This article first appeared in the 04 January 2010 issue of the New Statesman, Gaza: one year on

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The French millennials marching behind Marine Le Pen

A Front National rally attracts former socialists with manicured beards, and a lesbian couple. 

“In 85 days, Marine will be President of the French Republic!” The 150-strong crowd cheered at the sound of the words. On stage, the speaker, the vice-president of the far-right Front National (FN), Florian Philippot, continued: “We will be told that it’s the apocalypse, by the same banks, media, politicians, who were telling the British that Brexit would be an immediate catastrophe.

"Well, they voted, and it’s not! The British are much better off than we are!” The applause grew louder and louder. 

I was in the medieval city of Metz, in a municipal hall near the banks of the Moselle River, a tributary of the Rhine from which the region takes its name. The German border lies 49km east; Luxembourg City is less than an hour’s drive away. This is the "Country of the Three Borders", equidistant from Strasbourg and Frankfurt, and French, German and French again after various wars. Yet for all that local history is deeply rooted in the wider European history, votes for the Front National rank among the highest nationally, and continue to rise at every poll. 

In rural Moselle, “Marine”, as the Front National leader Marine Le Pen is known, has an envoy. In 2014, the well-spoken, elite-educated Philippot, 35, ran for mayor in Forbach, a former miner’s town near the border. He lost to the Socialist candidate but has visited regularly since. Enough for the locals to call him “Florian".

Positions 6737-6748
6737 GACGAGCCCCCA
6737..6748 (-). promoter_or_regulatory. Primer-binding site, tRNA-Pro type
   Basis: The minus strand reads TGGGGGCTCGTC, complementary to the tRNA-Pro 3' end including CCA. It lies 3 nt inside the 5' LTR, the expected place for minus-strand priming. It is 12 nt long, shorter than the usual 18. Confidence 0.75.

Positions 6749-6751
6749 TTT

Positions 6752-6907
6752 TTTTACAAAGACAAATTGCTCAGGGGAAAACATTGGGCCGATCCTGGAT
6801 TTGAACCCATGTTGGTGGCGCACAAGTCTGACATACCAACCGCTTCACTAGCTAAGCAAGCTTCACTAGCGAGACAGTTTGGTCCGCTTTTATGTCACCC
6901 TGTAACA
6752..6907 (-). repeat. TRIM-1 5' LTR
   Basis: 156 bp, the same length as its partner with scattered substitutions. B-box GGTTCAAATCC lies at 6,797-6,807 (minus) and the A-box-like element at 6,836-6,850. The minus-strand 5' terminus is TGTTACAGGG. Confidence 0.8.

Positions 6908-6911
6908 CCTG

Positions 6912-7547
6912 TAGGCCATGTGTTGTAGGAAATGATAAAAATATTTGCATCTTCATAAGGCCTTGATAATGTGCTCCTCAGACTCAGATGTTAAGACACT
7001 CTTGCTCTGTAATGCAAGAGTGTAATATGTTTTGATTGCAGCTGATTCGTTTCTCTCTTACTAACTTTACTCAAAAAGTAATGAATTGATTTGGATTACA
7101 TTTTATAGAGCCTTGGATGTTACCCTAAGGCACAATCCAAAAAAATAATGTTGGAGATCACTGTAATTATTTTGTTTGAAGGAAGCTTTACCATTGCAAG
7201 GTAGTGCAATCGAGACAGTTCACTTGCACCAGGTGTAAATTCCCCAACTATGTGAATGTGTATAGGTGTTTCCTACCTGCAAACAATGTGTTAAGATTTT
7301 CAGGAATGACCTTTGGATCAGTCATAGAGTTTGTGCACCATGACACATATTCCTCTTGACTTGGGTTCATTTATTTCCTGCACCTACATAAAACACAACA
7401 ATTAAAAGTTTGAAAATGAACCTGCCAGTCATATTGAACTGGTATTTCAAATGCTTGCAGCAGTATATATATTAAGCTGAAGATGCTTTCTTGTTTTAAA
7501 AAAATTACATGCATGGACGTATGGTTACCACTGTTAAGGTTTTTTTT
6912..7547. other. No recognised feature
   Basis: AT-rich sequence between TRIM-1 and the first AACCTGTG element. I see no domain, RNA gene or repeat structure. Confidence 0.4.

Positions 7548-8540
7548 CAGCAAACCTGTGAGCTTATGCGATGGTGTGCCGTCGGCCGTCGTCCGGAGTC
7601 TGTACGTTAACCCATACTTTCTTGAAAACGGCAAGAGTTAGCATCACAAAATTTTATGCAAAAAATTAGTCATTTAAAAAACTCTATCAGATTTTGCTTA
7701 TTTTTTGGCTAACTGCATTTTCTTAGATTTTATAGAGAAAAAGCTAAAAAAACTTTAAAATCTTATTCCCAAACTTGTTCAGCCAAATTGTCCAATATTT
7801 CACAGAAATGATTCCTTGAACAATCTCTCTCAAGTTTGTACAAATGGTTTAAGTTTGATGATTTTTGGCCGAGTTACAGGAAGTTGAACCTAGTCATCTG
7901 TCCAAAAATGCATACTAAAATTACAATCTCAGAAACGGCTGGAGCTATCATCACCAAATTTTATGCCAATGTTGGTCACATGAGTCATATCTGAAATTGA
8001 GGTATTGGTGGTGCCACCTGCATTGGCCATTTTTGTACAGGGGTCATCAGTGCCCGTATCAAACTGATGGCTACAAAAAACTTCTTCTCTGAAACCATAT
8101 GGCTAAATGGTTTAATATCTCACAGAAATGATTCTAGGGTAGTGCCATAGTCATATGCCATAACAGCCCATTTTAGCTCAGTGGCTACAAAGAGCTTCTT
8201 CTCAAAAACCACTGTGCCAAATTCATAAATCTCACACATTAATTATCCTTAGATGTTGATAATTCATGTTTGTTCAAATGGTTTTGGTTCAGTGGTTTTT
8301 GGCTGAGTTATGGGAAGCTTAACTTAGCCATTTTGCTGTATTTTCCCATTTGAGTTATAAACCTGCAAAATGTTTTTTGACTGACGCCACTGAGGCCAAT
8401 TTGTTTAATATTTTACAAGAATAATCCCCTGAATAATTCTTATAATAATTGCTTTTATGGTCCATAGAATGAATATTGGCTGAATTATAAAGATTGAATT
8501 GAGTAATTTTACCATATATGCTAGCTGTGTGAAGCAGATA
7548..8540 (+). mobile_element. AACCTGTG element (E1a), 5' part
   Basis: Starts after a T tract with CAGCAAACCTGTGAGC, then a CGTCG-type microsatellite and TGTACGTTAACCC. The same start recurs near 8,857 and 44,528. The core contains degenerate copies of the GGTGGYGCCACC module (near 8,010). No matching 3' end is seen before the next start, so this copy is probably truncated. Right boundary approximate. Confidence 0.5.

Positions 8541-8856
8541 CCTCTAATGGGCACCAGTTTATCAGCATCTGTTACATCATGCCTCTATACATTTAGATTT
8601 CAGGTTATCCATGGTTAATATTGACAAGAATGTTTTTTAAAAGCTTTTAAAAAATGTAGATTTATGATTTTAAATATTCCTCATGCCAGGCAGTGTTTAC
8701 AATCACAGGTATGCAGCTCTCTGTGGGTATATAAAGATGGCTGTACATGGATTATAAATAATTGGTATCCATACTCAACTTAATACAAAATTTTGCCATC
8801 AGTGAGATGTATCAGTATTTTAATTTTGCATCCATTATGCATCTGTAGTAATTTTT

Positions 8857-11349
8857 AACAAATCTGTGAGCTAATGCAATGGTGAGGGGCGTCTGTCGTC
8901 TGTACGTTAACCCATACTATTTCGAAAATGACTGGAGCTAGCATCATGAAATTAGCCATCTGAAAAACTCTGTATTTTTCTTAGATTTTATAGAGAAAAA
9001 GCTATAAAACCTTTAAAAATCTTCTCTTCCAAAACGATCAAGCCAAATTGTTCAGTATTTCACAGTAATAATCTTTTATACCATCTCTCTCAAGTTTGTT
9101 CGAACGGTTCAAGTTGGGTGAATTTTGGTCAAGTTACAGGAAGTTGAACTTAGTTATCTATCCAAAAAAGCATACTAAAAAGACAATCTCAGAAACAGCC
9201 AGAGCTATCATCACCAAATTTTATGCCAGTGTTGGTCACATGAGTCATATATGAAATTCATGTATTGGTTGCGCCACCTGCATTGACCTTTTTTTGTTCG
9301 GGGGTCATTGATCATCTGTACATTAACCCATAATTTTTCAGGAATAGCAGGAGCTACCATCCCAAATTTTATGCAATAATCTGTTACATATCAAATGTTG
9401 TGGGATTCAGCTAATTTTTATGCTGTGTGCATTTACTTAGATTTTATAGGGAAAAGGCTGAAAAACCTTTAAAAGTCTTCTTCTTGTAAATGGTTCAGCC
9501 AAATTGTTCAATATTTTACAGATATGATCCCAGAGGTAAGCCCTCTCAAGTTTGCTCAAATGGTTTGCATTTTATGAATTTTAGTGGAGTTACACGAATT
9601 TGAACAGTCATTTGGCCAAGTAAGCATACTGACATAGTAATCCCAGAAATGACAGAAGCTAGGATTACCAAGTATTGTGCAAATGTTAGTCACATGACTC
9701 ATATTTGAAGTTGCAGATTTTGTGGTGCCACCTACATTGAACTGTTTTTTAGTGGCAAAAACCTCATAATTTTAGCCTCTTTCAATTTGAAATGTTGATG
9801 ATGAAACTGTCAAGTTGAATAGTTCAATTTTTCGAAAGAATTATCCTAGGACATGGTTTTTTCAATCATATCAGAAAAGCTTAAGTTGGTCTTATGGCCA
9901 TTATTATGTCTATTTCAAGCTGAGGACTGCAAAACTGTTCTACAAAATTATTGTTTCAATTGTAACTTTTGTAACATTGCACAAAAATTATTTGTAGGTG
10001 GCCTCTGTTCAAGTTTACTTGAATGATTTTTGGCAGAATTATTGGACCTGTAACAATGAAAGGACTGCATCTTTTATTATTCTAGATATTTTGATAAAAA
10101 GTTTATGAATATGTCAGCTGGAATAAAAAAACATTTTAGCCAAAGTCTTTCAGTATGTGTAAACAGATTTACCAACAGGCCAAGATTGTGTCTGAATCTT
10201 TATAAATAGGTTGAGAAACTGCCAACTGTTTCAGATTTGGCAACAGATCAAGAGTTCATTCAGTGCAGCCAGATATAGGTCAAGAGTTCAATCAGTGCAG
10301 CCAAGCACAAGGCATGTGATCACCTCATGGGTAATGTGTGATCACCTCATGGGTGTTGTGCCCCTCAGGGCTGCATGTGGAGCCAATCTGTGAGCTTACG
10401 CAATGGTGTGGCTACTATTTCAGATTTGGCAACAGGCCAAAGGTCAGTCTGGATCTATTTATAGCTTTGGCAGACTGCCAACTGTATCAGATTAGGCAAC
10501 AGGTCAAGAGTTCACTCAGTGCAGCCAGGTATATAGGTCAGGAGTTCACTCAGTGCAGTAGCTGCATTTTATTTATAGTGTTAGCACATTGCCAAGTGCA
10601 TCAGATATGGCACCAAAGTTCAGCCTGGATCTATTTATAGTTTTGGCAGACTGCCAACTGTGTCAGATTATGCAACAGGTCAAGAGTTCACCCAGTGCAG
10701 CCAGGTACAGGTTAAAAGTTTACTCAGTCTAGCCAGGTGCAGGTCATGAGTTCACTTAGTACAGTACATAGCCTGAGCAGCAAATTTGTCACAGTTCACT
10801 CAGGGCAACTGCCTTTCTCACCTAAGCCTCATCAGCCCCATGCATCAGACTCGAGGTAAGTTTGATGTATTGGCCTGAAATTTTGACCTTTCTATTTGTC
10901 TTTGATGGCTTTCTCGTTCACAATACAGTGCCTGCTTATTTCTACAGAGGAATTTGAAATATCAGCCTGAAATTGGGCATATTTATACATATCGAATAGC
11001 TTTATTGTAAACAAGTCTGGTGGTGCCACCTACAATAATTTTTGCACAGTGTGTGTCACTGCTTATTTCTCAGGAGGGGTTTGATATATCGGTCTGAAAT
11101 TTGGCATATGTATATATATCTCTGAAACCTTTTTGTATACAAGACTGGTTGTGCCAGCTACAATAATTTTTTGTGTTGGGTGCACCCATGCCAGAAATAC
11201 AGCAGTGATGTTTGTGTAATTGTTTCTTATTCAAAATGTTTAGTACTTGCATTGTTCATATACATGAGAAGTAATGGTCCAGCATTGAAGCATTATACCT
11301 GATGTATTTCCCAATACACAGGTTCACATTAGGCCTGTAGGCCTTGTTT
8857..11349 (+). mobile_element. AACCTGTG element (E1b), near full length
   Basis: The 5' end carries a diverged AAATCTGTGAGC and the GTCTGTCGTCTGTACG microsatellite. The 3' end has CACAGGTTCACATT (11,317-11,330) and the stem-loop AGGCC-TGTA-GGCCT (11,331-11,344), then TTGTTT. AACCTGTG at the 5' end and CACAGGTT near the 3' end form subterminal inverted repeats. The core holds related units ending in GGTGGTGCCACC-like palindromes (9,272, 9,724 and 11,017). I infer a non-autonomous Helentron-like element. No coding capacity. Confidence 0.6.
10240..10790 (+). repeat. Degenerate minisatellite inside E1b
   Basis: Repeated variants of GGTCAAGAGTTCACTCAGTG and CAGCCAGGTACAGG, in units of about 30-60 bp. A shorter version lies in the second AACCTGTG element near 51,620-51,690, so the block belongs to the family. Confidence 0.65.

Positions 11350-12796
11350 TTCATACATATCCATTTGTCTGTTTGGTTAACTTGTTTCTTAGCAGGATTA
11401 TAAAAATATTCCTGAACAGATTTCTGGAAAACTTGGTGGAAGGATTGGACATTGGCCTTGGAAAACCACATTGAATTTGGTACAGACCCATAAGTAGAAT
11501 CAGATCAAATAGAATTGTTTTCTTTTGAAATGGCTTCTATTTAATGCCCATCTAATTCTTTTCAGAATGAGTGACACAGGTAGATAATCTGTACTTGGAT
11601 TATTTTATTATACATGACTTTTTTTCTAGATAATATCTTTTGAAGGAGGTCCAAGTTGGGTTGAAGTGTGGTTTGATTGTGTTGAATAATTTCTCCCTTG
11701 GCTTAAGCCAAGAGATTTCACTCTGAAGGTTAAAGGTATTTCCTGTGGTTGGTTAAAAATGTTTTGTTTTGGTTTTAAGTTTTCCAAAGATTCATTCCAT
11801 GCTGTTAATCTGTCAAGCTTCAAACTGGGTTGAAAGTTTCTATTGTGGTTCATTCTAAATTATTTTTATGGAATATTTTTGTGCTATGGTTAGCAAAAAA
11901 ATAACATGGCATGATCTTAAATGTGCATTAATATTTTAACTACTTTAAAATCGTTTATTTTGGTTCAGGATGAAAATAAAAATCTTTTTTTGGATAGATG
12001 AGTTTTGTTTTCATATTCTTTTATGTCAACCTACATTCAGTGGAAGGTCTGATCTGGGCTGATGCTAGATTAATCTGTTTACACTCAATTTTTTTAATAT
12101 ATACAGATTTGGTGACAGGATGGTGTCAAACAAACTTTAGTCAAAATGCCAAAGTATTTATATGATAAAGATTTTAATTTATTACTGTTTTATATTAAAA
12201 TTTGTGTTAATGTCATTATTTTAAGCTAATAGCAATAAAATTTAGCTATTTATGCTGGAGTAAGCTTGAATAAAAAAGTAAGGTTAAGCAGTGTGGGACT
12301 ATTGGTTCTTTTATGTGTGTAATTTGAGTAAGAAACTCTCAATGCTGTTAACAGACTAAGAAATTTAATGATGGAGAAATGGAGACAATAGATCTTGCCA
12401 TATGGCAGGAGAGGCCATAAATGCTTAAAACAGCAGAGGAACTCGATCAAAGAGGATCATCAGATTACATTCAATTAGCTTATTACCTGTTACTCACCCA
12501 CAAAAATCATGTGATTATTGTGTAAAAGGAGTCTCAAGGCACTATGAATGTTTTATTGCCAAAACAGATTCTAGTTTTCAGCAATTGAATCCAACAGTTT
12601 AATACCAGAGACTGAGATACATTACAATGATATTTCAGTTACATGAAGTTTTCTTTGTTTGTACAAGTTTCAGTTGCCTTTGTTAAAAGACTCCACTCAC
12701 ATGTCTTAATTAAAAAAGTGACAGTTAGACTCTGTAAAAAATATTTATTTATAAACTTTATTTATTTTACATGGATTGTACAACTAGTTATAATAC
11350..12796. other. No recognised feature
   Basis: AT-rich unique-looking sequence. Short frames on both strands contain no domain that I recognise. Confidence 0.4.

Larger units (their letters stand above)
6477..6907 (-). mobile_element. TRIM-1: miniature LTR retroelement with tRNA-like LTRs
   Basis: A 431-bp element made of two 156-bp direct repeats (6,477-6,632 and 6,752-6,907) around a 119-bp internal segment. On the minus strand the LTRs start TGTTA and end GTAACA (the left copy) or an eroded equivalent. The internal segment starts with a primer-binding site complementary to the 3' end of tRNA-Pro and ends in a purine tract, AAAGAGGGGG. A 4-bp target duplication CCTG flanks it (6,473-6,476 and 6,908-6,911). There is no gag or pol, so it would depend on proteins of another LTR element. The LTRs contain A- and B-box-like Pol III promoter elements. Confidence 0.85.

I grew up in a small town, Saint-Avold, halfway between Metz and Forbach. When my grandfather was working in the then-prosperous coal mines, the Moselle region attracted many foreign workers. Many of my fellow schoolmates bore Italian and Polish surnames. But the last mine closed in 2004, and now, some of the immigrants’ grandchildren are voting for the National Front.

Returning, I can't help but wonder: How did my generation, born with the Maastricht treaty, end up turning to the Eurosceptic, hard right FN?

“We’ve seen what the other political parties do – it’s always the same. We must try something else," said Candice Bertrand, 23, She might not be part of the group asking Philippot for selfies, but she had voted FN at every election, and her family agreed. “My mum was a Communist, then voted for [Nicolas] Sarkozy, and now she votes FN. She’s come a long way.”  The way, it seemed, was political distrust.